How being naughty can be good for you

  • Discover the guilty secret of being home alone
  • Why these fifteen health benefits are just a shake away
  • This is the easiest healthy change to make right now – click here

Sometimes I feel like a guilty schoolboy when I’m left home alone.

Lara had gone to stay with her sister for the night and I was not required on the trip, so the whole of Saturday was all mine!

I began to think of all the ‘naughty’ things I could do… a whole pack of chocolate, a glass of wine before six o’clock or a nice hot bath (constantly topping up the hot water) listening to the rugby on the radio…

…all plausible possibilities.

But I opted for one of my favourite treats… fish and chips for my lunch.

Piping hot crispy batter and perfect chips, eaten out of the paper whilst sitting looking over the valley.

An absolute delight on a sunny autumn day.

I’ve known George (well he’s Greek and most people can’t pronounce his real name – Georgios!) at the chippy for the last twenty years and we often have a chat as he is tending to his fryers.

The last time I went in we were chatting about the health impact of fried food, and especially the salt that he shakes over it.

“I’ve had several people tell me that they can’t have salt anymore.” George said, somewhat bewildered as to why.

“It’ll be to do with raised blood pressure I suspect,” I offered. “There has been a lot about it in the papers again.”

I then told him how he could make a huge difference with one simple swap.

“Why not use magnesium salt instead? No-one will notice the difference and you’ll be doing your customers a real favour.”

And he did.

Low sodium is the way forward

On Saturday George proudly showed me the new sign on the back wall – ‘We only use healthy magnesium salt for your chips.’

I asked how many people noticed a difference in the taste, and George told me that in the three weeks he had been using it not one person had known.

“I even had some people saying that the chips tasted better.” George said.

Well I certainly enjoyed mine that day.

Using low sodium, magnesium salt is something our family have been doing for several years now.

It was the easiest ‘health’ change that we ever made and all of my extended family and friends are also doing the same now too.

Everyone agrees that their food tastes just as good, yet it is an effective way to lower the sodium in their diets which may have a positive benefit for cardiovascular health.

A recent population study in Sweden found that as well as helping reduce problems with blood pressure and heart disease a lowered sodium diet can also help;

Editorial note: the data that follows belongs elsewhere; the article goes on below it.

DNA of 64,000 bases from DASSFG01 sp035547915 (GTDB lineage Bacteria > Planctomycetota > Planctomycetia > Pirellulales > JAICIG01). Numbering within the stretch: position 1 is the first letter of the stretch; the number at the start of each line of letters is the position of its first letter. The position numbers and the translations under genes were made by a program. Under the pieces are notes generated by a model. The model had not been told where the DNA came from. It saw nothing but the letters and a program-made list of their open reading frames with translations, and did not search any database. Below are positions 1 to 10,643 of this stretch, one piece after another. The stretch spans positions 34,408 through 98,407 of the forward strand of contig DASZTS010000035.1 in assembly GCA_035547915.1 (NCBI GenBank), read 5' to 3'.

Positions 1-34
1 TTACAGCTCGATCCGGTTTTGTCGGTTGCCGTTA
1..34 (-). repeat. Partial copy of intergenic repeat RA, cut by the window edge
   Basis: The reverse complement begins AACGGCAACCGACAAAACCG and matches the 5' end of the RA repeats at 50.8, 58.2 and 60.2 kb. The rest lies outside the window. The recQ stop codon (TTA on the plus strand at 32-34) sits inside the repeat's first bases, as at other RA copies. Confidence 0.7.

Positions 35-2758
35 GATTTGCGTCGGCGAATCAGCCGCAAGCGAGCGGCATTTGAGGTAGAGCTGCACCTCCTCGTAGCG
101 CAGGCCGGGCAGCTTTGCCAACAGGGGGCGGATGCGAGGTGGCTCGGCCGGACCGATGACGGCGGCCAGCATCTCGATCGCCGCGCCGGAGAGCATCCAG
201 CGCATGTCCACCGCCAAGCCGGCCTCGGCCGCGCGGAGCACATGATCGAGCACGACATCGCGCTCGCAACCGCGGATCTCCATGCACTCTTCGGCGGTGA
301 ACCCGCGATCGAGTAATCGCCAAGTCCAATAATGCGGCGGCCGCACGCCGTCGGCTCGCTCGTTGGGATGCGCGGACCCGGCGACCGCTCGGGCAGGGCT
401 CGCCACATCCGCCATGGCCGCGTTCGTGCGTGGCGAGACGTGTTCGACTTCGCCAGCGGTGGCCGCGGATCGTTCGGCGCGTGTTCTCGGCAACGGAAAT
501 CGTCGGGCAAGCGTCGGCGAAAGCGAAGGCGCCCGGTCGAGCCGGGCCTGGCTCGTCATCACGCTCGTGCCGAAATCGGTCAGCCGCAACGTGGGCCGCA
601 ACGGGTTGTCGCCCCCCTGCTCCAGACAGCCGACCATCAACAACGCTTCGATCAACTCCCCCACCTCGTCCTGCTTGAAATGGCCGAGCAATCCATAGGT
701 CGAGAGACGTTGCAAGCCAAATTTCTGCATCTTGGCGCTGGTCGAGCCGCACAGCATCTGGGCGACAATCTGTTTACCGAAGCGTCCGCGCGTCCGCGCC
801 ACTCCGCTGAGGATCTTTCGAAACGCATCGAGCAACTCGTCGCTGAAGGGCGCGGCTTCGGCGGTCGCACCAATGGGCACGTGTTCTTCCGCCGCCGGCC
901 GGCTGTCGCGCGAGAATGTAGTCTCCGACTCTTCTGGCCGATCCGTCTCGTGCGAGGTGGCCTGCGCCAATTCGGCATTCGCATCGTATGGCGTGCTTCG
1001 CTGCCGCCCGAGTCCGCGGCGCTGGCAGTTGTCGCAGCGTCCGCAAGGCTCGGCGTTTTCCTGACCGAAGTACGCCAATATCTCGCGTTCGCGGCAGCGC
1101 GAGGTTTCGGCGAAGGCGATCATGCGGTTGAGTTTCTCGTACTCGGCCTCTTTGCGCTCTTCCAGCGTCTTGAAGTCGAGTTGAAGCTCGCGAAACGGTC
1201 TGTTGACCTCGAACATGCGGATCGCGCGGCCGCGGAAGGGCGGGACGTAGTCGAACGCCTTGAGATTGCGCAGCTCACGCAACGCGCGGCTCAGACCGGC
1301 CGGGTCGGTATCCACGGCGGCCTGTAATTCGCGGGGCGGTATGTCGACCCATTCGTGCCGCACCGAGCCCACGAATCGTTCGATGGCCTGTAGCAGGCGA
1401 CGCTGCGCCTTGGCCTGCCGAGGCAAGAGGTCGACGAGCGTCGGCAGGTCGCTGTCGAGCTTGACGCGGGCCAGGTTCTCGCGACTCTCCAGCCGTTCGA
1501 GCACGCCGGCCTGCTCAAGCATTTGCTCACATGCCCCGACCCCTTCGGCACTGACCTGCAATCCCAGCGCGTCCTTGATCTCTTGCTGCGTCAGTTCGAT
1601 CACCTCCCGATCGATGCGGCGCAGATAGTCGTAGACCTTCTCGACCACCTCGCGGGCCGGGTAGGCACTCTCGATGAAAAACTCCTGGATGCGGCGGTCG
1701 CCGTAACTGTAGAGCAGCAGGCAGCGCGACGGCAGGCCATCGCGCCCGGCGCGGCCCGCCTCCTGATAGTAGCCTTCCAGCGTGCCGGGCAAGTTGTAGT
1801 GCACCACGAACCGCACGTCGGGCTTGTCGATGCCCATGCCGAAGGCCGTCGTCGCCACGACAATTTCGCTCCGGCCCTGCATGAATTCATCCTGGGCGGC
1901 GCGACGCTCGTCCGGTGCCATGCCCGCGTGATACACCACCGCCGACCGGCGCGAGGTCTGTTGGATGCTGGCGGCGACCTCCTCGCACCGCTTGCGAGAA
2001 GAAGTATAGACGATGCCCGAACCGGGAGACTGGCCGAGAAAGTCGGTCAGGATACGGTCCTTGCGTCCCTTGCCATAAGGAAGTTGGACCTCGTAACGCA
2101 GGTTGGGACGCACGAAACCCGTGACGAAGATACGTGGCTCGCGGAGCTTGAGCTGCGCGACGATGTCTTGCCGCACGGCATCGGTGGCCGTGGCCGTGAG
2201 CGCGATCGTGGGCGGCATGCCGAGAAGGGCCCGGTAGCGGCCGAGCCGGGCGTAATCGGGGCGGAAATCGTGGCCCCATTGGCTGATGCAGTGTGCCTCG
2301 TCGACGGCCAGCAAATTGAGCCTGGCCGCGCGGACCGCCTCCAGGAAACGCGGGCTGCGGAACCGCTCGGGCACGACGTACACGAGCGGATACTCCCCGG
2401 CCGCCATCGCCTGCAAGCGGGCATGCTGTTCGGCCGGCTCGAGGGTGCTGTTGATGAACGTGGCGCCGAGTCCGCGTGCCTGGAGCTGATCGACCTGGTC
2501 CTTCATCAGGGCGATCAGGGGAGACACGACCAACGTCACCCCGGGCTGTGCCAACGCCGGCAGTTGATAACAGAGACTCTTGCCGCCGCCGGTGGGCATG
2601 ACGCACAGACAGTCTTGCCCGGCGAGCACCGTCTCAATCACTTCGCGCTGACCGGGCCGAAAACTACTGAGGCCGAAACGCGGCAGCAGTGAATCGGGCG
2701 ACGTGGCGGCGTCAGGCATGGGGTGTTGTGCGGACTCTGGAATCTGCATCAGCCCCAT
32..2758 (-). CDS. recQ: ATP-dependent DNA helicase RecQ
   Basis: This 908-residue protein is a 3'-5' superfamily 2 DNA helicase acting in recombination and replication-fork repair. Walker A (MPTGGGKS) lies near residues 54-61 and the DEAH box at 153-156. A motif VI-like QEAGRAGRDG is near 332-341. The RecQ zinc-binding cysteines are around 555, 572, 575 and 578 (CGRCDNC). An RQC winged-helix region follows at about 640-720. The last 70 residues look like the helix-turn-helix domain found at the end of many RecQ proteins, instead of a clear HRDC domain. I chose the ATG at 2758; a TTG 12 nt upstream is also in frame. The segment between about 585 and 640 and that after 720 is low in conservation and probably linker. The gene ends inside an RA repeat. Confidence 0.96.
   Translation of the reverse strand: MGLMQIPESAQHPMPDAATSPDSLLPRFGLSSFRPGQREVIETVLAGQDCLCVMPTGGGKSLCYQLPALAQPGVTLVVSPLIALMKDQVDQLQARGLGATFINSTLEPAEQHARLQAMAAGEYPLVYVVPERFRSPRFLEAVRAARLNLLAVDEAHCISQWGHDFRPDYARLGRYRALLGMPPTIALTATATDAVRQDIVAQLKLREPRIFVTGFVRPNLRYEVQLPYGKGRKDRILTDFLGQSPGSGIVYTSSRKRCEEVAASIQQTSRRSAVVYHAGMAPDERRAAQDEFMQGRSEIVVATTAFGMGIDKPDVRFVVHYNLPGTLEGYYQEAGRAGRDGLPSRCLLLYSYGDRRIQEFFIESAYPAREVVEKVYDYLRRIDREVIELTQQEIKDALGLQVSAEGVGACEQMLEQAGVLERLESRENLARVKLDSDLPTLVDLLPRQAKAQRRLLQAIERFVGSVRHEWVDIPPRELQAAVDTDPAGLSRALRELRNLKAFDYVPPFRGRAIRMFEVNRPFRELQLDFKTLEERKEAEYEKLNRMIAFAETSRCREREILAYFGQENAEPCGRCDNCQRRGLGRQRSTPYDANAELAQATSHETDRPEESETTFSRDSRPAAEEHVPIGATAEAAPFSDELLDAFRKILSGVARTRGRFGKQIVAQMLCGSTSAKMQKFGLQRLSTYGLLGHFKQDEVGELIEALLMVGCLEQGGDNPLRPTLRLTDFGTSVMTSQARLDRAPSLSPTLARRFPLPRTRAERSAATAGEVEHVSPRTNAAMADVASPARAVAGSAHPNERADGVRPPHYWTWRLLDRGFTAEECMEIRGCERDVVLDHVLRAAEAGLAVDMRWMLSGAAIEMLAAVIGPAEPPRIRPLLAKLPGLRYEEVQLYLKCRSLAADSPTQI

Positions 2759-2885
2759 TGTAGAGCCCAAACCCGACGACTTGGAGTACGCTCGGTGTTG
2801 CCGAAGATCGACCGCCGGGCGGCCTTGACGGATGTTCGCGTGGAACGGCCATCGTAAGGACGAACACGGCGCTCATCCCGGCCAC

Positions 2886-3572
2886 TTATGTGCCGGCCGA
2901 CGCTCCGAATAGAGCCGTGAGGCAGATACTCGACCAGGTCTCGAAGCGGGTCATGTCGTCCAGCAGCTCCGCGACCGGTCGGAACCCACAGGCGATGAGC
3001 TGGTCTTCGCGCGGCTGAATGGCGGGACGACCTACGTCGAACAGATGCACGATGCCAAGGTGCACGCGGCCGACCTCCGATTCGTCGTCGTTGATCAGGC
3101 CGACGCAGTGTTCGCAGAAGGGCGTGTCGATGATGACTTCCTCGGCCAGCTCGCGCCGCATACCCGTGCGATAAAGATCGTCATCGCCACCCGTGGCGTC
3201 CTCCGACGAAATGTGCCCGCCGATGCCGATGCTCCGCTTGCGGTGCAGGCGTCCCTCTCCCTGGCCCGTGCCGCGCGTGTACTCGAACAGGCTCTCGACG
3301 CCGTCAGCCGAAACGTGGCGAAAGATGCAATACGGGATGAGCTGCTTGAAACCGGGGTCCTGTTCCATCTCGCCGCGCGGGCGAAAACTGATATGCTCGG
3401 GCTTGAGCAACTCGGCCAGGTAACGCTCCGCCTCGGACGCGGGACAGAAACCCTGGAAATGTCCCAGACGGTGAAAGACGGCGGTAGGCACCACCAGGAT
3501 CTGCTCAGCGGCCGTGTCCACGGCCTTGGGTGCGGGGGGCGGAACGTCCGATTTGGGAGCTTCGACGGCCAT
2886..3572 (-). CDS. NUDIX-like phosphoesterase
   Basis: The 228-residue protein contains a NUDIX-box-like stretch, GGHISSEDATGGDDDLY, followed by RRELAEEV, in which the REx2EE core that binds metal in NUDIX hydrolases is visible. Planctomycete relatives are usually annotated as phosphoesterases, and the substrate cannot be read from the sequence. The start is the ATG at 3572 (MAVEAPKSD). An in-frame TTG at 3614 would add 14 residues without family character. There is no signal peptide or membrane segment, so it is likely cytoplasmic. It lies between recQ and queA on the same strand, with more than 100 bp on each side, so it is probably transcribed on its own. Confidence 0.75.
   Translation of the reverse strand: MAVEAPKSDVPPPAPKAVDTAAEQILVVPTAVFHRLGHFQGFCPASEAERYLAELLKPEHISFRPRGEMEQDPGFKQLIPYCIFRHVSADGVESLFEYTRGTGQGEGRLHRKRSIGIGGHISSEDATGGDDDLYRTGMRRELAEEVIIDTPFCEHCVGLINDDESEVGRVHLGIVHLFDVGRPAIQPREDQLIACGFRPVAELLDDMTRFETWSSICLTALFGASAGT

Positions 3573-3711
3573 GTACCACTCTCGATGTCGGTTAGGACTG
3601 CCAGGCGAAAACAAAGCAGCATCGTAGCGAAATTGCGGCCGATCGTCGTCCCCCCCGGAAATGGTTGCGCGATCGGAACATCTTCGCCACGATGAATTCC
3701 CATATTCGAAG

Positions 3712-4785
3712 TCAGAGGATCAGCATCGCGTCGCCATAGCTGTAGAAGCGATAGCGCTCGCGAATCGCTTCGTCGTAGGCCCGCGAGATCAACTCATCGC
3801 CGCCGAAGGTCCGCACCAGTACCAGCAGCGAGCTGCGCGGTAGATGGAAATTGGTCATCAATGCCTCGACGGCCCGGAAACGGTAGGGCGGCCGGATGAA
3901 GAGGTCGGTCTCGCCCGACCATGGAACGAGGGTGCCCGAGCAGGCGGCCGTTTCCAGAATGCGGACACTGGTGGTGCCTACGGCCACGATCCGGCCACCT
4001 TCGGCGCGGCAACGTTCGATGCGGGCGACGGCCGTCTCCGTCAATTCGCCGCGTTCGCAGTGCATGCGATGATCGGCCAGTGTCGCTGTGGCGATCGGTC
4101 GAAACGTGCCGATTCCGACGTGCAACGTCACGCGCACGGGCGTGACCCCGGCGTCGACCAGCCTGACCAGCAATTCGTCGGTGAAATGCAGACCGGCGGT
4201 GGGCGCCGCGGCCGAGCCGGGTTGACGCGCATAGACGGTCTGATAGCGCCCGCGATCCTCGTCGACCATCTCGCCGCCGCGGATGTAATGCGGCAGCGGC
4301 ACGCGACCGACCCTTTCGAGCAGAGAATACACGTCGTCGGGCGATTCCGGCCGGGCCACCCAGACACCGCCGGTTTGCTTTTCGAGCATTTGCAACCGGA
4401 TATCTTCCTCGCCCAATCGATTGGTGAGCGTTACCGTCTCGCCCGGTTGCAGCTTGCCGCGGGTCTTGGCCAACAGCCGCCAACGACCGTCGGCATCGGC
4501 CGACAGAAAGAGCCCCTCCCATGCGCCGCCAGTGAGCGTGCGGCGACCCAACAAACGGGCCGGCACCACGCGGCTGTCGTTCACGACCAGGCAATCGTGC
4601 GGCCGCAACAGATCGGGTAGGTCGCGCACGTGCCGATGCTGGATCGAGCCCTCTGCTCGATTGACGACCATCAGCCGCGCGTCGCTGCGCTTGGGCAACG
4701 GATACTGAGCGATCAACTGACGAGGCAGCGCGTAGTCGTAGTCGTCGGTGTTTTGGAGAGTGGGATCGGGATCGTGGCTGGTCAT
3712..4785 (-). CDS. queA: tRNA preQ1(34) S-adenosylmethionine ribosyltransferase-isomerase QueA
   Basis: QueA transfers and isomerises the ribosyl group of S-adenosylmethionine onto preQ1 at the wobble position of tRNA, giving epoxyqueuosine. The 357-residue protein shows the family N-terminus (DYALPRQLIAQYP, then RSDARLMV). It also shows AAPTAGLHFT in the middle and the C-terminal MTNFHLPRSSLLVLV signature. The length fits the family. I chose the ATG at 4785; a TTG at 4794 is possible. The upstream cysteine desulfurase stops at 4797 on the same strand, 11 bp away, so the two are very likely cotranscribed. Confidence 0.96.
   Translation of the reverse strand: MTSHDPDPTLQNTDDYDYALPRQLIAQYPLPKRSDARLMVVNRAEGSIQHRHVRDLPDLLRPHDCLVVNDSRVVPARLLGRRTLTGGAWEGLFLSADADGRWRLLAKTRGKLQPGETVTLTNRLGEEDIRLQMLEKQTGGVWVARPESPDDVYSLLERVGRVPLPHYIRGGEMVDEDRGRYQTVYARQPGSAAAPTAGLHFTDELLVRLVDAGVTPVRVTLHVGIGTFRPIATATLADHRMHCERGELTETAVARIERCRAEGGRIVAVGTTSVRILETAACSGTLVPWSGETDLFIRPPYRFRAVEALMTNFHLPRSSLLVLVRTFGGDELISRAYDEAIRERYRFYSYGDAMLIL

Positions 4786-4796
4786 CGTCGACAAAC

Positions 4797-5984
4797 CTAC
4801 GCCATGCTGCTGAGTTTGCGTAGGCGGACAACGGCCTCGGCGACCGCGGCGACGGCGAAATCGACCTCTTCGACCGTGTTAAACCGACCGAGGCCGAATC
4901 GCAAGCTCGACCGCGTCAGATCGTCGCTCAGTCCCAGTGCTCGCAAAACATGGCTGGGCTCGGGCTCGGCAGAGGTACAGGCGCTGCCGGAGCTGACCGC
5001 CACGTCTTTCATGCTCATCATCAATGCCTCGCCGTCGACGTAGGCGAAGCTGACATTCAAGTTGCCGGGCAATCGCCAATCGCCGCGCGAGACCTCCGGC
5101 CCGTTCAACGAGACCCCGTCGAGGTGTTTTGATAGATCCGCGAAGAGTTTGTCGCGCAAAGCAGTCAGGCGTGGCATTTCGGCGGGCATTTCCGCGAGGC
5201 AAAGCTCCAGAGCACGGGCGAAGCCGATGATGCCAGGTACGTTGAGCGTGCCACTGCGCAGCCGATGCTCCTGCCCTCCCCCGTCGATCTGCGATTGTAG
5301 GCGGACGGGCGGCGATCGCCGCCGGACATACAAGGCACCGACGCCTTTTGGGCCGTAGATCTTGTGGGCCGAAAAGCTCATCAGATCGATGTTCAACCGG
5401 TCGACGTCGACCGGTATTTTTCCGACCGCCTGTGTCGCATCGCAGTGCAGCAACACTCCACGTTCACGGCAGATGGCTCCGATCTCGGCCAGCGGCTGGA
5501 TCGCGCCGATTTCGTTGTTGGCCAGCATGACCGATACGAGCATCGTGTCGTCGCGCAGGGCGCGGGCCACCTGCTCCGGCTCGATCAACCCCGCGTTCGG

• Lower your LDL cholesterol.
  • Decrease your risk of kidney damage.
  • Prevent your chance of stroke.
  • Lessen the chance of a brain aneurysm.
  • Protect your vision.
  • Reduce your risk of diabetes.
  • Improve your memory.
  • Lower your risk of dementia.
  • Reduce bloating and swelling.
  • Reduce the amount you drink.
  • Curb your salt cravings.
  • Decrease your risk for headaches.
  • Build stronger bones.
  • Reduce the chance of kidney stones.
  • Lower your risk of stomach cancer.

That’s a pretty impressive list of health benefits by anyone’s standards.

The danger of hidden salt

For many years now there has been a big movement to get us to eat less salt but this is something I have always challenged in the way it is presented.

The UK’s Food Standards Agency claim that in the UK 26 million people eat too much salt. They say they’re determined to bring down the average UK salt intake to 6g a day.

However, this blanket ‘one size fits all’ recommendation is dangerous.

Here’s why…

The Food Standards Agency also tell us that processed foods contribute to 75% of salt intake.

This is the key to the problem in my view.

Someone who eats lots of ready meals, white breads and pre-made sauces not only eats too much salt but will be unhealthier for lots of other reasons too.

I would agree entirely that they eat too much salt, and that their lifestyle and food choices are also a serious danger factor.

Now let’s take someone who rarely eats any processed food.

Instead they eat freshly home cooked meals, including lots of fresh fruit, veg, fish and meat.

If this person follows mainstream advice, listens to the scare stories, and abstains from salt, they are actually in danger of having low levels of the essential minerals that salt contains.

I have no issue with shaking my magnesium salt onto my food or even adding it to cooking water etc as I know how much I am adding.

What I object to is high levels being added to processed foods so that people who are buying and eating it have no idea how much sodium they are consuming – the amount of salt being used is to mask the poor quality of this food and enhance its taste.

Why not just make good quality and tasting food in the first place?

So, whilst it may have been naughty to sneak out and grab a bag of chips it was definitely a good thing to shake plenty of this [low sodium magnesium table salt] over them after all.

I’m going to have to find other naughty things to do now… if Lara ever let’s me stay home alone ever again!